“You Hurt My Feelings” reunites Julia Louis-Dreyfus with Nicole Holofcener, the writer-director of her 2013 film “Enough Said.” After co-writing “The Last Duel” (2021) with Matt Damon and Ben Affleck, Holofcener returns to the sweet but occasionally biting comedies that are her trademark.
Her latest is the gentlest of cringe comedies, a cautionary tale about the little white lies we tell our loved ones — and ourselves. Along the way, Holofcener pokes fun at the neuroses of her characters. Her cast is game for any uncomfortable situation the screenplay tosses at them. The result is often laugh-out-loud funny. You’ll laugh even harder if you recognize or identify with the scenario.
Watching this film, I was reminded of Catherine Deneuve’s line in 2020′s “The Truth.” Deneuve plays a writer whose memoir is far from accurate. When confronted by her daughter played by Juliette Binoche, she says, “I never tell the naked truth; it’s not interesting.” It may not be interesting, but as we discover in this film, it’s probably safer.
Beth (Louis-Dreyfus) is a college professor who teaches a writing class. Her last book, a memoir entitled “I Had to Tell It,” didn’t sell as many copies as she’d hoped. Her mother, Georgia (Jeannie Berlin), blames Beth’s PR person. Beth blames the fact that her childhood wasn’t as brutal as some of the authors who wrote more successful tell-alls. “Maybe if Dad hadn’t just been verbally abusive, it would have been a bestseller,” Beth complains to her mother.
Beth’s sister, Sarah (Michaela Watkins), is an interior decorator who can’t seem to satisfy her latest client’s light-fixture demands. She and Beth volunteer at a charitable function that distributes donated clothing. As they work, the sisters trade the latest gossip and also commiserate over their mother’s prickly demeanor. They also discuss the latest mishaps of Sarah’s actor-husband, Mark (Arian Moayed), who apparently is not very good.
Don (Tobias Menzies), Beth’s husband, is perhaps the worst shrink money can buy. His patients make passive-aggressive comments about him under their breath as they leave his office. A bickering married couple, hilariously played by Amber Tamblyn and David Cross, trade venomous barbs while Don looks preoccupied. When he finally lays the truth on these two — that they should divorce because they obviously hate each other — they refuse to accept it.
The truth does a lot more damage when Don wields it regarding his wife, though she wasn’t supposed to hear it. She and Michaela decide to sneak up on their husbands in the sock department of a men’s store (Mark has some kind of sock fetish). As they approach, Beth overhears Don whispering that her newest manuscript is a chore to read. This admission is in direct opposition to what Don’s been telling her. He’s been telling her it’s her best book yet.
Considering that Don’s been her biggest cheerleader since they got together, Beth assumes everything he’s been telling her about her work is a lie. She starts to spiral about what other possible untruths he’s been telling her. Adding to her worries, their son, Eliot (Owen Teague), chews her out for lying to him back in high school about how how he was such a great athlete. He believes it colored his own feelings of self-worth, especially after his girlfriend dumps him because he’s not good enough for her.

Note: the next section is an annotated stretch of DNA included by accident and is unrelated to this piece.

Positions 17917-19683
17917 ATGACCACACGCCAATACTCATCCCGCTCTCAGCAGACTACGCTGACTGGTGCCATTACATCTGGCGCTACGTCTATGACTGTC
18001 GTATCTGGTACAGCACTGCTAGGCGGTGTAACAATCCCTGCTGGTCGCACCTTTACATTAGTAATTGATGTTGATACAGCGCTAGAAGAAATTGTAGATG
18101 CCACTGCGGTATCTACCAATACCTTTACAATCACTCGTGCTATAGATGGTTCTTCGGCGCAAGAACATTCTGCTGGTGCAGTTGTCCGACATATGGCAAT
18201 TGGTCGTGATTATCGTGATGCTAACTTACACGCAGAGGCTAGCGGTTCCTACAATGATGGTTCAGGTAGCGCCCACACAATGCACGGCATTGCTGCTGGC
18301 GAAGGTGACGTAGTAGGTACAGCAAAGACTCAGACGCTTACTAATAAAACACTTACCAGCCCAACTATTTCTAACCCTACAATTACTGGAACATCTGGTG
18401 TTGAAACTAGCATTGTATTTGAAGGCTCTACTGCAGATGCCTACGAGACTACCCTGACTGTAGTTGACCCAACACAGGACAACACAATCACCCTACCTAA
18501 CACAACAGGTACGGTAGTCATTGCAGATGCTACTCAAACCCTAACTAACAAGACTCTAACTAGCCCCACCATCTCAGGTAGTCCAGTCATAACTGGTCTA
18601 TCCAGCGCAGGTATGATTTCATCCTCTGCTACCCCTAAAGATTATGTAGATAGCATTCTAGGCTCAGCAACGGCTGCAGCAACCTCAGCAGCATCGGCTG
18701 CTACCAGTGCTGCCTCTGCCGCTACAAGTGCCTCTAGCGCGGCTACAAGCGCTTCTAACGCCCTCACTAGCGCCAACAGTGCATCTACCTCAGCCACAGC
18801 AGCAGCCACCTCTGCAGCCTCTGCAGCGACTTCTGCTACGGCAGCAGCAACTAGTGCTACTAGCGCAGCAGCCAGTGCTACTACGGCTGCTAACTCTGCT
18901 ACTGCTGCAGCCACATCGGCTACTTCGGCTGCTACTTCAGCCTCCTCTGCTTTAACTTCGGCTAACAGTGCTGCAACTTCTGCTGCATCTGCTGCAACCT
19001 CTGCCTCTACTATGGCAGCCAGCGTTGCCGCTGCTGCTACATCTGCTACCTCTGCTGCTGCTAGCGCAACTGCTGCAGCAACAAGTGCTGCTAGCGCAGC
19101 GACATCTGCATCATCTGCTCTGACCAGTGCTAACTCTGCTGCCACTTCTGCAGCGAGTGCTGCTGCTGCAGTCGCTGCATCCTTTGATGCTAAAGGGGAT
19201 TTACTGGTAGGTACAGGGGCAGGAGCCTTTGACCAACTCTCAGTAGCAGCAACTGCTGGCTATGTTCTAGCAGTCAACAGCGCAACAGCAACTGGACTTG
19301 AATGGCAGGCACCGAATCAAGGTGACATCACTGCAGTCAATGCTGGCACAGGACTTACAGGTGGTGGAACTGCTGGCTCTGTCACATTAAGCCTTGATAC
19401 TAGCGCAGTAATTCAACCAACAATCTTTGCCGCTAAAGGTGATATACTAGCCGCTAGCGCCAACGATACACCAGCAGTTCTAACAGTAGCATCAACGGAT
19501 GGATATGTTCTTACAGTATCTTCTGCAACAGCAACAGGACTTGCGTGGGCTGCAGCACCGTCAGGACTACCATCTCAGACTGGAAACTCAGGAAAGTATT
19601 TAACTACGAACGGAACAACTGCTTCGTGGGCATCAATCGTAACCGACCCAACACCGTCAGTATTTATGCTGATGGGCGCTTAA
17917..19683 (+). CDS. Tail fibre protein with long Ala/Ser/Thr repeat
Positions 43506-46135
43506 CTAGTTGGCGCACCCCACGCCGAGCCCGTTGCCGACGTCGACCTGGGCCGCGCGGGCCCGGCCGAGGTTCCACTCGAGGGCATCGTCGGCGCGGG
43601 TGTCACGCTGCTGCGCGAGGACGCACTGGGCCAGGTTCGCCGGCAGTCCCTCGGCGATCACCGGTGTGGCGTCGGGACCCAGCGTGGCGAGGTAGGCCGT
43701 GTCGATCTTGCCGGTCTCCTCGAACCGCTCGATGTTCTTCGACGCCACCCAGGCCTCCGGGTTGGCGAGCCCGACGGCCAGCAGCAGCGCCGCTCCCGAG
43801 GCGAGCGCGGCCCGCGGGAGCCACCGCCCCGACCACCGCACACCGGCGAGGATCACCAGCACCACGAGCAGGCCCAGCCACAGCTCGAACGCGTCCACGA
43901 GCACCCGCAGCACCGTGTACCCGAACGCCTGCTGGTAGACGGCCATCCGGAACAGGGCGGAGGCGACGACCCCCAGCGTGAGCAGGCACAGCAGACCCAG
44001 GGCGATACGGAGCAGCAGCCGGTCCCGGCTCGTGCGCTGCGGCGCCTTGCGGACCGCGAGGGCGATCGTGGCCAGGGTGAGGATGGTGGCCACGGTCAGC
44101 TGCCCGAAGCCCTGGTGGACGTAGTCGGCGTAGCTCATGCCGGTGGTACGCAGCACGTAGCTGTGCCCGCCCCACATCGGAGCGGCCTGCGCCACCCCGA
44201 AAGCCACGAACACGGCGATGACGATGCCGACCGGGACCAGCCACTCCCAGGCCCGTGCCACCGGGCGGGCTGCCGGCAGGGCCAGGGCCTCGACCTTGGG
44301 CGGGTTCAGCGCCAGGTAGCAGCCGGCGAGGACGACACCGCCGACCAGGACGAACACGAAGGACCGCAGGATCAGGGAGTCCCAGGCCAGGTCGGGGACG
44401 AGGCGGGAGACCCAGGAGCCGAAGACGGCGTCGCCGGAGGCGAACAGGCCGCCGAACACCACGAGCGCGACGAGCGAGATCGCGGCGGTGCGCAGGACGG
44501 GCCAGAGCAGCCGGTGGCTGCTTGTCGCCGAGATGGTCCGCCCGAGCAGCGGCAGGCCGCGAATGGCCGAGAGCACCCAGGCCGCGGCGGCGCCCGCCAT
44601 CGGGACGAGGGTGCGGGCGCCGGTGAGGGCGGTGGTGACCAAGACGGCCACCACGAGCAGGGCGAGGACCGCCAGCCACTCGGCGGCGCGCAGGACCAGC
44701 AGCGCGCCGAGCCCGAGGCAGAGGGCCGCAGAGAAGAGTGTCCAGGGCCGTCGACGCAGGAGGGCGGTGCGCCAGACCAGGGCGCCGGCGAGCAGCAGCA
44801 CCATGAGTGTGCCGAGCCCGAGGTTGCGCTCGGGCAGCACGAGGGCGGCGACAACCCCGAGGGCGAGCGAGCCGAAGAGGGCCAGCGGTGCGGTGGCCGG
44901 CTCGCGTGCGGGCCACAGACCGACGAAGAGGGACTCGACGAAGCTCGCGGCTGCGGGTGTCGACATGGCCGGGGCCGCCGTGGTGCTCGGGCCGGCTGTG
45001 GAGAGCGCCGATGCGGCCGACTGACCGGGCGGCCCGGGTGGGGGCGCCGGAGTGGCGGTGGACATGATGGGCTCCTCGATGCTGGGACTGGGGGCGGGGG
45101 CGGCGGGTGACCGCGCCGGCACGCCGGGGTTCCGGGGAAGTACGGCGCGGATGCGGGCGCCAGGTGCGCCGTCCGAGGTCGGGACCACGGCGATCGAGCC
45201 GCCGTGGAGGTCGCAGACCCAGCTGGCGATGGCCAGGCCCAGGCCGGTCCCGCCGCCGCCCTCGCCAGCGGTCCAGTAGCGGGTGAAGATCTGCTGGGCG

Holofcener makes credible, funny arguments about hard, cold truths versus the lies we tell to spare someone’s feelings. The movie asks: Which course of action is worse? Before the end credits roll, we’ll learn that everybody’s been untruthful about something. The film’s best scene has Don and Beth verbally running a gauntlet of fibs they’ve told to keep the peace.
When it comes to playing characters drowning in their own neuroses, there’s nobody better than Louis-Dreyfus. Her comic timing is aces, and she has the uncanny ability to wring both humor and pathos from a line. She’s surrounded by a supporting cast that matches her beat for beat. Menzies is as open about his insecurities around aging, and in some scenes, Watkins is even better with a line or putdown than Louis-Dreyfus.
The screenplay is wise enough to keep the stakes low; there’s no lie being told that’s directly harmful or would result in divorce. In this way, Holofcener is able to go to comic extremes by blowing everything out of proportion. At the same time, she is not cruel to her characters. Their hurt is understandable, even when it appears to be an overreaction.
The summer season rarely has room for a nice, adult comedy like “You Hurt My Feelings.” It is counter-programming of the finest order and one of the year’s best films. After you see it, you may be more inclined to stick to the awful truth when your better half asks you a loaded question.
YOU HURT MY FEELINGS
Written and directed by Nicole Holofcener. Starring Julia Louis-Dreyfus, Tobias Menzies, Michaela Watkins, Jeannie Berlin, David Cross, Amber Tamblyn, Owen Teague, Arian Moayed. 93 minutes. At AMC Boston Common, Landmark Kendall Square, suburbs. R (the language is more “Veep” than “Seinfeld”)
Due to a reporting error, an earlier version of this review misstated the last name of an actor in the film. The actor’s name is Amber Tamblyn. The Globe regrets the error.
Odie Henderson is the Boston Globe's film critic.